Also part of my day involves dealing with enquires and responding to emails, calls etc.
What qualifications are required for becoming a Glassblower?
Generally a good standard of education in science based subjects, however its more important to have to have the right attitude in my opinion. It’s a long process and although a grounding in science is a good start, most of the work we do requires an ability to learn hand’s on. You cannot learn to become a glassblower in a classroom.
How long would it take to train an apprentice to becoming fully qualified in this field?
The standard apprenticeship term is 5 years. This has been the standard for many years through the British Society of Scientific Glassblowers.
Generally it takes 5 years to become competent and 10 years to reach the point where you are able to sit your master craftsman’s examination.
One unfortunate aspect of our profession is that there are no formal training opportunities available in the UK to train a Glassblower, so even if you wanted to learn to become a Scientific glassblower there simply isn’t any avenues for you to do this. I believe there is a training school in France and another in the US but as yet non in the UK. We are very much on the endangered species list.
What are the highs and lows of the job?
I always get satisfaction from the fact that I have produced something that could have at least helped in some way to real advances in sciences, whether that’s from an environmental perspective through waste water management, hydrogen fuel cell technology or to advances in cancer research. The list is endless. There are many high points to being in this field and its always great when you get feedback and appreciation from the people you work with on projects.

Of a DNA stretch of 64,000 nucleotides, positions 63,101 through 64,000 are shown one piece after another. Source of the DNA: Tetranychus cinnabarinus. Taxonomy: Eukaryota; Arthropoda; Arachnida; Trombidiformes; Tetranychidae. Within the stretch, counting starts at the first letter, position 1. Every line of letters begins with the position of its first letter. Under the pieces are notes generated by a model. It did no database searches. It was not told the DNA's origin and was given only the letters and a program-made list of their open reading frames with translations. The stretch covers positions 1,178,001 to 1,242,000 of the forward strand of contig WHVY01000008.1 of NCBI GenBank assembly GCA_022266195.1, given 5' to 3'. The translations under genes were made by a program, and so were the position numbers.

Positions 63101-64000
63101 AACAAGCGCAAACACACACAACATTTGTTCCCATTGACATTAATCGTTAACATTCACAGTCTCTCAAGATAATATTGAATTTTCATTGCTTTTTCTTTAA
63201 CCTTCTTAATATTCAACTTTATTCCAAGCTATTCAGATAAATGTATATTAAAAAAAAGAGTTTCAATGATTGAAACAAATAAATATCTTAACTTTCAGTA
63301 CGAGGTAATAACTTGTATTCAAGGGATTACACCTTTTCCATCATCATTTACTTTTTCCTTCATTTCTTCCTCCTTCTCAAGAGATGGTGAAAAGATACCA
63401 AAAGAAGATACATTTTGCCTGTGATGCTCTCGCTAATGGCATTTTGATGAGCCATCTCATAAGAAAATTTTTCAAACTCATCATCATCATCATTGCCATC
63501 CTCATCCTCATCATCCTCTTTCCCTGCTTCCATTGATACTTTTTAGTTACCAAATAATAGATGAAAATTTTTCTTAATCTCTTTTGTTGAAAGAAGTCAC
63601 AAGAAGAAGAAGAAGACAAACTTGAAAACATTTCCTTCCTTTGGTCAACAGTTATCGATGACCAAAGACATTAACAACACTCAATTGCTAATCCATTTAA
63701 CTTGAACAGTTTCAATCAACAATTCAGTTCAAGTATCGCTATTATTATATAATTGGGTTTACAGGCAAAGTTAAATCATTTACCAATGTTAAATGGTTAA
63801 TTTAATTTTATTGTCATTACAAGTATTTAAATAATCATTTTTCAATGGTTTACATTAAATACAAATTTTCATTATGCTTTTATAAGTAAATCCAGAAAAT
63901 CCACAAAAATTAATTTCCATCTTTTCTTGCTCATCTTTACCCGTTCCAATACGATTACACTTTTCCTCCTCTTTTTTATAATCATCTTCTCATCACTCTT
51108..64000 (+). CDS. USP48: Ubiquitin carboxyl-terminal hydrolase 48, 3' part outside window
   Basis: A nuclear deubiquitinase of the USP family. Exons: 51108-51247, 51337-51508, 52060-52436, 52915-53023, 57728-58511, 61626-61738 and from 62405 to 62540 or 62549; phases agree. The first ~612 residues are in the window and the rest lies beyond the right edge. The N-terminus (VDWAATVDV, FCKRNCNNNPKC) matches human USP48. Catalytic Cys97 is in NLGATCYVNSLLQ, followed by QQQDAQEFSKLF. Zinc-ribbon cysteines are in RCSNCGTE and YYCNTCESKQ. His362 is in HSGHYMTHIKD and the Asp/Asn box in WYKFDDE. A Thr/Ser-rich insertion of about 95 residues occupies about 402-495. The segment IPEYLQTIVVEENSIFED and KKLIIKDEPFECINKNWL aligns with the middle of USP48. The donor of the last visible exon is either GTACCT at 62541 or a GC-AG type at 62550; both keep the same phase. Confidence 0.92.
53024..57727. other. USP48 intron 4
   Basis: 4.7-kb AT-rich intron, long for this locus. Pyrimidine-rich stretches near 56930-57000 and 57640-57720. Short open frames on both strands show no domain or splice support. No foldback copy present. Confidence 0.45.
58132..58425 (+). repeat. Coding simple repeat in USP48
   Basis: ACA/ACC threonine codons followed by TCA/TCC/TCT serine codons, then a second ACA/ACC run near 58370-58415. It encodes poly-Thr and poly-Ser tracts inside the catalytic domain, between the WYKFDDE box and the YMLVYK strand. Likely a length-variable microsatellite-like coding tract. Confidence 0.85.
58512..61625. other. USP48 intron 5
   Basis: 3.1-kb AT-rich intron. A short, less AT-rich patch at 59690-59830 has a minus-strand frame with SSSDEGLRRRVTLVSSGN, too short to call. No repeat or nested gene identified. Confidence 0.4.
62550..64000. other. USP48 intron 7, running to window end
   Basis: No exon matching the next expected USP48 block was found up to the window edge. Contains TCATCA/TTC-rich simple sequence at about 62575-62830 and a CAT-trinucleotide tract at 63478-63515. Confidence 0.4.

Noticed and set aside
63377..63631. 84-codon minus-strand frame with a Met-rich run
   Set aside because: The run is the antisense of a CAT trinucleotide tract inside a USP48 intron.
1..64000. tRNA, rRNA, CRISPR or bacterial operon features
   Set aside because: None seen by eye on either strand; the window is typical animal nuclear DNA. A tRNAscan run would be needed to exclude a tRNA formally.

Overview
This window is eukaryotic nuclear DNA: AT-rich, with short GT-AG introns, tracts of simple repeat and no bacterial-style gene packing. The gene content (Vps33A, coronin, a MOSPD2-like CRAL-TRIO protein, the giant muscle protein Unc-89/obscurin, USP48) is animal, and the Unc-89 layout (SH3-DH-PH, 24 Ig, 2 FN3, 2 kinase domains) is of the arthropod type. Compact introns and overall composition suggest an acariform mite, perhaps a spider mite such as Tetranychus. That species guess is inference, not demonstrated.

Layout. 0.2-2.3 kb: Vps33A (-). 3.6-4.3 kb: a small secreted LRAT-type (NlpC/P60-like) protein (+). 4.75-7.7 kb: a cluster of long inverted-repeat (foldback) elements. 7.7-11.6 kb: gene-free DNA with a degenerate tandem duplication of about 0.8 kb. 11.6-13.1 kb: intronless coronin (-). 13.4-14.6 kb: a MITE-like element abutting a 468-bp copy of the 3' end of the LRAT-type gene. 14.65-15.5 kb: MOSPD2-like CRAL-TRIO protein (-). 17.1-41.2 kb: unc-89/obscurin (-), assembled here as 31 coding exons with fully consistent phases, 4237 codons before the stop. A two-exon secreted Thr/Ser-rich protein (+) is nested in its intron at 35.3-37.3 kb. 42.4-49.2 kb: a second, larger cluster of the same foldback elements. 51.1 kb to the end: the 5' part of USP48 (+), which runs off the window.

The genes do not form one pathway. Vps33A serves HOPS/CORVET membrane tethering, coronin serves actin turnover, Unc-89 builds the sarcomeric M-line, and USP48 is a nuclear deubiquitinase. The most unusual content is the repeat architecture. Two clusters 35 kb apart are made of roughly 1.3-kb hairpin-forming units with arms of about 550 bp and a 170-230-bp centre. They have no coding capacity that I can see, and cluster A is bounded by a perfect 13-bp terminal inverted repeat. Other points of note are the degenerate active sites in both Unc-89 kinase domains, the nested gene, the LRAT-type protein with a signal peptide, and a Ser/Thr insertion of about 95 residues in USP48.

Low points, not many really. It can be frustrating at times when you have spent 2 hours working on a complex piece of apparatus only to have it crack on you at the last min but that’s is the nature of the material and the battle we as glassblowers have to deal with and overcome . Ive been glassblowing nearly 30 years and it still goes wrong from time to time. You never stop learning in this field.
This is a niche area, and requires very specialist skills, what would you say to someone who might be interested in becoming a Glassblower?
I would say great! Unfortunately and sadly this unless one can persuade a private company to train them for 5 years with the hope of a position at the end of it is simply not available.
We at the British Society are trying to address these issues and have been for some time, the government are aware of the situation and the decline in our field but unless certain action is taken then I believe it’s only a matter of time before we as a Society disappear forever.
I have been approached by 2 people since taking up my post here 2 years ago (one a chemistry undergrad) absolutely desperate to become a glassblower, it’s a little disheartening to inform them that its not something we offer but perhaps we may in the future.